• Sixth, the facilities are Spartan at best. There are no marked camps, no fireplaces (only camp stoves are allowed for cooking), no tables, or trashcans, or water facets, and there are only one set of permanent outhouses — located a few hundred yards away from where we camp. Sometimes there is a portable outhouse in place a week before the races nearer to the better camps. The FIBArk Festival has also been very generous in adding four additional portable units in the days of the actual festival. We bring in our own tables and trash bags and bring a lot of large jugs for water. Water is available at the Chamber of Commerce building next to the Hot Spring Pool. A large public trash dumpster is available behind the Chamber and recycling bins are nearby behind the pool. We have also used the park besides the Hot Springs pool for large group dinners and for hanging around in on days when the wind and dust make camp less than ideal. It has a covered shelter with lots of tables and public restrooms.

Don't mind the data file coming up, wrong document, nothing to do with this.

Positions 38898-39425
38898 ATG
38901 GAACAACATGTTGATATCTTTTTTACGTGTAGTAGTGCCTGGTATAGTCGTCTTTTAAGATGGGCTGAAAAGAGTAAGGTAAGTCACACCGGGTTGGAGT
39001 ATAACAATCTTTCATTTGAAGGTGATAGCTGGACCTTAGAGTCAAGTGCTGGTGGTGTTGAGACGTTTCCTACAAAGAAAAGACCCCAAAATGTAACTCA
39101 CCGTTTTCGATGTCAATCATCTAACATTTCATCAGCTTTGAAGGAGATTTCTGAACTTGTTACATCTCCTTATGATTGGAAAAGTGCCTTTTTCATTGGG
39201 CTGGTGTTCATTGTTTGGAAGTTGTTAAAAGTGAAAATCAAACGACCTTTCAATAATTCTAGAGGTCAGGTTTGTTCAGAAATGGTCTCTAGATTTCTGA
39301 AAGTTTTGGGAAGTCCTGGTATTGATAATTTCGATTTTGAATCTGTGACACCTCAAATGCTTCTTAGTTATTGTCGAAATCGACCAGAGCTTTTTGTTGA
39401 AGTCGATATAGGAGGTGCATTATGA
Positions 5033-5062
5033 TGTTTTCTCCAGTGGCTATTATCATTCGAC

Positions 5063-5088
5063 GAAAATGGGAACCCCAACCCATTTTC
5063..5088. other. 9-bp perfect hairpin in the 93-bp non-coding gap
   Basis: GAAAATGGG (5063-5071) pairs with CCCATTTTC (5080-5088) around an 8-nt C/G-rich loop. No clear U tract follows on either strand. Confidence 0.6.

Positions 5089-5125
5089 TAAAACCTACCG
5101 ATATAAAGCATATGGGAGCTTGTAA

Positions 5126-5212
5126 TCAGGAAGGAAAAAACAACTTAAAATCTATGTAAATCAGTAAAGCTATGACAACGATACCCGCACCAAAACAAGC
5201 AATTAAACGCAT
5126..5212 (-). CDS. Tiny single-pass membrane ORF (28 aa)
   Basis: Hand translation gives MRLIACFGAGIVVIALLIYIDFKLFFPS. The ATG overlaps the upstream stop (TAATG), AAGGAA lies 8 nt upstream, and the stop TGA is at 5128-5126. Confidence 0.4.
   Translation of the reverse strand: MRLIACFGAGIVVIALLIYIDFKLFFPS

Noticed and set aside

• Finally the contrast in social climate between the beginning of the week and the end can often be dramatic. Salida East changes from a place of pastoral tranquility to that of being a bustling Woodstock for boaters. It is a place where you can paddle, train, even race, all day; go to the Rocky Mountain’s version of Burbon Street in the early evening; and find yourself at two AM driving around in a ten acre field with a few hundred campers at bedtime looking for a place to crash before the races start again the next morning. Were the fellow campers anyone but boaters I would not camp here. As they are boaters, the camp is generally very friendly even when crowded. If there is a group playing music late at night it is usually a non-boater that has snuck in. An effort I make each year is to encourage the boaters that are there for wildwater and DR racing to camp in immediate proximity to our club’s base camp. We are pretty easy to find—a large wall tent, tarps and an ancient ’87 black and gray Suburban with a boat trailer full of longboats-- at the eastern, downstream, end of the camp area. Besides being based in nice area to camp in those choosing to camp with us have the optional benefits of shared meals, shade, and a safe place to repair and store boats. Most park their tents or car away from the gathering area and sleep off to the side where things are quieter.